The reserved father and the child of the 50s and 60s found the beginning of meeting places in walks they took together.
Walking in the present, often meeting people who recount their lives and the lives of their parents in the specific regions he visits, he is also meditating on history, geography, culture and deepening his connection to his own family, whether his loved, now gone, father, or appreciating his present connections to his family and friends. Celebrations, often traditional and local of the passing of the seasons are woven through this book; folk songs, folk music and dancing connect present with the past.
From May, walking before dawn as a seasonal ritual on May Day morning, up May Hill in Gloucestershire
Every bird in these woods is silent. There’s only the sound of our breathing, the faint creak of boot leather and the glassy tinkle of the stones. Then ahead a dog barks, and a blackbird breaks out scolding. It turns to tentative notes, sweet and unsure. A wren whirrs briefly. A robin begins to chitter, and deeper in the wood a warbler produces some sweet, expressive phrases. By the time we leave the edge of the wood and enter the common land of May Hill top, the dawn chorus has got under way. There’s another musical sound, too, faint but growing louder, coming up behind us – the silver jingle of tiny bells, bound round the shins of three men who are walking the hill in ribbon coats and breeches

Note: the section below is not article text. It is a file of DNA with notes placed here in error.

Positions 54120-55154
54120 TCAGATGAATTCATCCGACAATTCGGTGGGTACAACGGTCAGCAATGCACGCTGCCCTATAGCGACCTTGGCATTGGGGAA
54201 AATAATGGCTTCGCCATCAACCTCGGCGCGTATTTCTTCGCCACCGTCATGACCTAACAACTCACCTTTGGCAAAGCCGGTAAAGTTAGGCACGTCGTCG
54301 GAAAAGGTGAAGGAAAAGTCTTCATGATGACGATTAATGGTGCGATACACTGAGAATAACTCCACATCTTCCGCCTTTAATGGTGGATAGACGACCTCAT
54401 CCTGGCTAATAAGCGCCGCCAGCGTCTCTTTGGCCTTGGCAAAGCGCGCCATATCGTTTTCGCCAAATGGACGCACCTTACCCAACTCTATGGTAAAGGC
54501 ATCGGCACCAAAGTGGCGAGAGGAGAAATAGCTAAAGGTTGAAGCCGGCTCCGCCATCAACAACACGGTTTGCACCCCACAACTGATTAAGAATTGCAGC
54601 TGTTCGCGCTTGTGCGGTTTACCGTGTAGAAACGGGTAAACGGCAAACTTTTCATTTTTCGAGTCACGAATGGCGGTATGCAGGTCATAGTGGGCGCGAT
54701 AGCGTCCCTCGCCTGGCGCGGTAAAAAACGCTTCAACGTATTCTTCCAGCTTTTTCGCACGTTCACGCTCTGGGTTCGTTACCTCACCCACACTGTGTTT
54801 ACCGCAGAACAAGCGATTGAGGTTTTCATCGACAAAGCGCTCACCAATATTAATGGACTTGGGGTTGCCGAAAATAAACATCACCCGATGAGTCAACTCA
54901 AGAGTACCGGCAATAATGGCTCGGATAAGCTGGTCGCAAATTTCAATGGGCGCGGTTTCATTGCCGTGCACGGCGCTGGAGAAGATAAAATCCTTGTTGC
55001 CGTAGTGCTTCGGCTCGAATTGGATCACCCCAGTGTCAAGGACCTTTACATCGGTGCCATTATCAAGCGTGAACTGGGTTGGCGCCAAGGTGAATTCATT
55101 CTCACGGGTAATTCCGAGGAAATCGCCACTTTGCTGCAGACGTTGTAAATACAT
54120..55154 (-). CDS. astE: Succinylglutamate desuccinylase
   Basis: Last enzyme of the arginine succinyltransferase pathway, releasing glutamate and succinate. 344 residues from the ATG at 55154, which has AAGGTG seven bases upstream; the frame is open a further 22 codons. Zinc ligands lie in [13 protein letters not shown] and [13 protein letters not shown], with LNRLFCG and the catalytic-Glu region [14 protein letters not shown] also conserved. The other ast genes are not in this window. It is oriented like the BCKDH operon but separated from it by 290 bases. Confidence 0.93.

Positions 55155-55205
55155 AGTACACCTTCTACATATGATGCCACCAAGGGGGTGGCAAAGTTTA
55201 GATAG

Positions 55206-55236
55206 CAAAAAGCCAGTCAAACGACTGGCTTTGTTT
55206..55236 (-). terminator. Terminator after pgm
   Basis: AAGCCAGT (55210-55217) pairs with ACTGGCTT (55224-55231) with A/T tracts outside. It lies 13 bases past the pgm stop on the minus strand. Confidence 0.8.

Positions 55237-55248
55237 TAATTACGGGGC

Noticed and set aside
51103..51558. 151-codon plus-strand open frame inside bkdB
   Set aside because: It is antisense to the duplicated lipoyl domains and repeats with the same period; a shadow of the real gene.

I wiped away tears, moved by descriptions of landscape and wildlife, not to mention the recounting of human connections to those landscapes as well as to each other, as I read
And, over and again, having found a most wondrous version of the song, The January Man, on YouTube, performed by Christy Moore, I played this, its plangent rendition revealing the layers in the deceptively simple lyrics about the months of the year, and the man who moves through them
The only thing I missed through being lucky enough to have this as an ARC for review, is that there will be maps and walkers notes when the book is published, not available here.
But what I did find is that Somerville has a blog, and a walking website, where he adds new walks, photos and descriptions and much more besides, each fortnight. I’m sure details of a terrific walk, somewhere near any of us, is either there already or will be, waiting to be explored……….Christopher Somerville’s website where you can gorge on links to many walks and more
Somerville is a rambler and a rover, all over this land, And, to be honest, his writing holds the benison of rambling and roving – not to lose or to fox you, but to surprise and stop you, making you draw breath and notice. This is far from a linear journey, this book. Rather it is a spiders web, suddenly sparkling, where every thread makes you notice the sure connections to every other thread, a woven whole.
I didn’t underline what I was reading – because it could and would have been everything, as almost everything I read made me glimpse words behind words, thoughts behind thoughts – or, the poignancy of the meaning of ‘June’ in that January Man song ‘the man inside the man’ – by which I loosened gender, because, what Somerville was revealing to me was something about who any of us, all of us, each of us is inside the passing external we show to the world
As is obvious, I recommend it. It will be published on January 12th